Some problems are large and lend themselves to being viewed from more than one perspective.

Mechanical Engineers know how to create objects using multiple perspectives. They are taught to make drawings with 3 views:

  • Front view
  • Top view
  • Side view.

Compiler building falls into the multiple-perspective category. We break down the act of building compilers into at least a few categories, like

  • scanning
  • parsing
  • semantic checking
  • optimizing
  • code emitting

Each view of a compiler app tends to need its own paradigm, its own notation, its own DSL. We have DSL tools for building lexers (e.g. LEX), tools for building parsers (YACC, ANTLR), tools for building code emitters, etc.


One kind of complexity comes from the act of squishing multiple views into a single paradigm, e.g. by using only a single General Programming Language, like Python, Javascript, C++, Haskell, etc.

For example, it is possible to build scanners in Assembler, but it is more convenient to use DSLs1 to describe scanners in higher-level concepts.

Rapid DSL Design and Implementation

Currently, it seems to take a long time (weeks, months, years) to build DSLs.

Wouldn’t it be nice to be able to slap DSLs together in less than a day?

If such rapidly-designed DSLs don’t work well, we should be able to

  • rapidly extend them, or,
  • throw them away and start again.


Parsing Expression Grammars - PEG - are a technology that makes it much easier to design and build DSLs.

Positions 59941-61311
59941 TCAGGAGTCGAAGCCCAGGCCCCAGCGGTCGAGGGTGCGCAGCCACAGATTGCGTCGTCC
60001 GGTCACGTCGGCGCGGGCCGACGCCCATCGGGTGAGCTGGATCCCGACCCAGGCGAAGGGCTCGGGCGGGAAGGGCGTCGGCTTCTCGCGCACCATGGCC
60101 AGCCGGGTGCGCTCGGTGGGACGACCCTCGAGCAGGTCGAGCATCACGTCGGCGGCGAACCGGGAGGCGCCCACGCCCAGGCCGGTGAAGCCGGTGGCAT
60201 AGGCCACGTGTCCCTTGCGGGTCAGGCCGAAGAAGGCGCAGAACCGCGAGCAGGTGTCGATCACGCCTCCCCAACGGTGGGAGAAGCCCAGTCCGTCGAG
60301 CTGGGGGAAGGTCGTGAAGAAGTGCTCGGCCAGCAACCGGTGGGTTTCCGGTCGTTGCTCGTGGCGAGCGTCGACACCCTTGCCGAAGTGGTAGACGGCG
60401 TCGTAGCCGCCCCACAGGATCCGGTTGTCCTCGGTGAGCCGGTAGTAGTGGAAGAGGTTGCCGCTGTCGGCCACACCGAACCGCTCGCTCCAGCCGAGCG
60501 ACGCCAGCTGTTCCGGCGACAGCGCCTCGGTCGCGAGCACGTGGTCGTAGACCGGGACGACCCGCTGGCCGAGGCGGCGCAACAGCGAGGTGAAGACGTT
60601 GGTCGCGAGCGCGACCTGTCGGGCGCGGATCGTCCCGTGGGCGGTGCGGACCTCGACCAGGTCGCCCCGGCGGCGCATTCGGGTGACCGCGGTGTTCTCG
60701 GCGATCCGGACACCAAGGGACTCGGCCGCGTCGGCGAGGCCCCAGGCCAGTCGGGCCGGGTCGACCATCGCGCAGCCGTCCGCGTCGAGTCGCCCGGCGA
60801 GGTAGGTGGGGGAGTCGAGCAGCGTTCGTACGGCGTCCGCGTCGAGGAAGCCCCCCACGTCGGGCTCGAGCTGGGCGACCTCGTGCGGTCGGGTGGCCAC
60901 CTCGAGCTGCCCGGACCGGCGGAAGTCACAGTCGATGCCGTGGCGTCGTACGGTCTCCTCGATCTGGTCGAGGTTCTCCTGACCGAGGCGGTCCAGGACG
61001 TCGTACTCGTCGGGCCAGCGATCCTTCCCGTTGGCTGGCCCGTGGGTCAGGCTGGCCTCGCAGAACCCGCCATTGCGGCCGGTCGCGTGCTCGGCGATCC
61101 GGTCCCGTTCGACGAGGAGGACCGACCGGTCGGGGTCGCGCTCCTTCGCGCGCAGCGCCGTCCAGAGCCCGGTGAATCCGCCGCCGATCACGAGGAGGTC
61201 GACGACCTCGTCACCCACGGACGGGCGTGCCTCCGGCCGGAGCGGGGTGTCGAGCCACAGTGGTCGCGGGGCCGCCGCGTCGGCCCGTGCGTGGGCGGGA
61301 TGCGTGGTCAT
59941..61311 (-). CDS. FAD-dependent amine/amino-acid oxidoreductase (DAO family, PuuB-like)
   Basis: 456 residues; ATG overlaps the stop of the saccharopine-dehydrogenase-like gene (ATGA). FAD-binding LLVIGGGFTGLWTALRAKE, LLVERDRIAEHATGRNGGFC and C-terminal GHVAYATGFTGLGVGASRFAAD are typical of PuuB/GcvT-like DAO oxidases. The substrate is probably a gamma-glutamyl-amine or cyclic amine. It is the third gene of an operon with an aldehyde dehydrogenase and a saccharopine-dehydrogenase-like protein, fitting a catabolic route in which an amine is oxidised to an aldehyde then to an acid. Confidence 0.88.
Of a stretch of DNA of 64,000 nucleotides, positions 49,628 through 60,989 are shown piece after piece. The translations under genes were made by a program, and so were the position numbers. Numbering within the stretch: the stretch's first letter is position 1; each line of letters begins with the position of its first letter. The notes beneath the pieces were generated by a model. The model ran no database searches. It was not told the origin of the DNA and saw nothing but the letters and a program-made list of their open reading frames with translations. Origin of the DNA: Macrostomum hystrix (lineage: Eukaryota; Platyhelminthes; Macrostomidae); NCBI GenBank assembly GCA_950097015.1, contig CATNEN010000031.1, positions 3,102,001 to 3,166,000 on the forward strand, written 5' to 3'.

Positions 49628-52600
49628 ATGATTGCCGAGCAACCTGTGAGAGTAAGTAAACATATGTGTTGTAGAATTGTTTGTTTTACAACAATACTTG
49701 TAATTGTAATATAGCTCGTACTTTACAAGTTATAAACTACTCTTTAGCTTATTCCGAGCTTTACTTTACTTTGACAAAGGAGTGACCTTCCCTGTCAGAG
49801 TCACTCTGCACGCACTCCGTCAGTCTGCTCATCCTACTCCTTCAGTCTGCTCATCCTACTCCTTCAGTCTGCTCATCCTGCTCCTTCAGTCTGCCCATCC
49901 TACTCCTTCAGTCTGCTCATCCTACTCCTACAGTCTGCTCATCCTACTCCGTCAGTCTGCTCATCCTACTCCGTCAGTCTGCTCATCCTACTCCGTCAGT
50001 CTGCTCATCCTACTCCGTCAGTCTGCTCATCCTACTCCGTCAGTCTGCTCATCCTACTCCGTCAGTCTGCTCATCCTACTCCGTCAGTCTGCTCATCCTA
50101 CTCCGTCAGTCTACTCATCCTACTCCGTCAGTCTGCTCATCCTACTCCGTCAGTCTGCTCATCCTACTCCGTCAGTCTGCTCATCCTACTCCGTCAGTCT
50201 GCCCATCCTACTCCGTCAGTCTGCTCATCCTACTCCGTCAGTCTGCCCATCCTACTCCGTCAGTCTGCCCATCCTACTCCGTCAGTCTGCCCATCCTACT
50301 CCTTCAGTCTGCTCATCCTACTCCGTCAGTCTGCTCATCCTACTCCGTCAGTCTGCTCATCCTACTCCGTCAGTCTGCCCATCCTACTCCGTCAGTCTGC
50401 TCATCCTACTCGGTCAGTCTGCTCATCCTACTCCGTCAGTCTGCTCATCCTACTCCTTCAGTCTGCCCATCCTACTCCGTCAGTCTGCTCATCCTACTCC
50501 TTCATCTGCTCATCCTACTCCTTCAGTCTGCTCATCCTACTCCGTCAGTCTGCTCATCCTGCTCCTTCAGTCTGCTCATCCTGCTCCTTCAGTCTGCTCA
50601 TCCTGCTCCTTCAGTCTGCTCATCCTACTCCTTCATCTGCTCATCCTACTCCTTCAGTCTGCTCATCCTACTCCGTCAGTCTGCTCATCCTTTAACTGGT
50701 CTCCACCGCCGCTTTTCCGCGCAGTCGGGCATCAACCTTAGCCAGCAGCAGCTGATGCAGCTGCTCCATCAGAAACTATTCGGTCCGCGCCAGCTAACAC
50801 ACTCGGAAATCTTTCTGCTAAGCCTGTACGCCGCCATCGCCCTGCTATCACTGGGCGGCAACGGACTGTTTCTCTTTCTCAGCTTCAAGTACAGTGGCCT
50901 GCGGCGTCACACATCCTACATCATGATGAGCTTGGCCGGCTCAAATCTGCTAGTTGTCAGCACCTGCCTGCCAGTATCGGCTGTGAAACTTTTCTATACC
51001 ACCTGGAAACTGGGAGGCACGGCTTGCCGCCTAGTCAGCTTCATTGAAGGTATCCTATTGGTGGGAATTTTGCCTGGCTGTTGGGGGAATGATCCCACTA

Ohm-JS and Ohm-Editor

Currently, my favourite PEG is a language called Ohm.

I use the variant called Ohm-JS.

I build up and test grammars using its Ohm-Editor.


Ohm-editor is like a REGEX tester2

Ohm-editor gives you a heads-up display of a grammar, test code snippets and the resulting AST3 for a given code snippet.

This combination makes it very easy to design and debug grammars.

PEG makes it easy to specify grammars. Ohm-JS + Ohm-Editor is a better PEG toolkit.

PFR, Glue, Transpilation-Helper

I now build transpilers (source-to-source converters) instead of compilers.

I found that Transpilation is a subset of what Ohm-JS can do.

I found that JavaScript template strings are about all that is needed to build most transpilers.

I built several transpilers using Ohm-JS and template strings.

I found myself writing the same code over and over again and, finally, broke down and wrote a light-weight DSL in Ohm-JS for helping me write transpilers.

That was Glue. It’s a light-weight DSL for writing Ohm-JS semantics code (that focuses on building strings).

After several more iterations, I built PFR, which uses Ohm-JS (a subset of Ohm-JS) plus Glue to use the combined capabilities on the command line.

I use bash (or any of the /bin/*sh family) to build pipelines of transpilers.

I find this to be a productive workflow. For example, I am currently trying to bundle up d2f and f2j - diagram-to-factbase, factbase-to-JSON transpiler tools mostly consisting of bash scripts using PFR, and, some grammars and some semantics (Glue) files.

I suggest that this is a very convenient workflow for building transpilers (but then, I’m biased :-).

Appendix - History

Parsers fall into two categories:

  1. Bottom-Up
  2. Top-Down (aka Recursive Descent).

Recursive Descent parsers are easy to build manually. As the name suggests, recursive functions are used.

Bottom-up parsers are harder to build.

Tools, like YACC, transform parser specifications into state machines.

Bottom-up parsers can only parse restricted languages.

Bottom-up parsers have the property that they can be analyzed mathematically and various properties can be “proven” about them and the languages that they can parse4.


S/SL (Syntax / Semantic Language) is a DSL for defining top-down parsers.


TXL is a functional DSL for layering new syntaxes onto existing languages.

See Also

Table of Contents

  1. Regular expressions are DSLs for describing scanners. 

  2. REGEX tester

  3. Detail: Technically, the displayed tree is a CST. ASTs break down into two kinds - (1) AST and (2) CST (abstract and concrete, resp.). 

  4. The restricted languages are called LR(k) languages.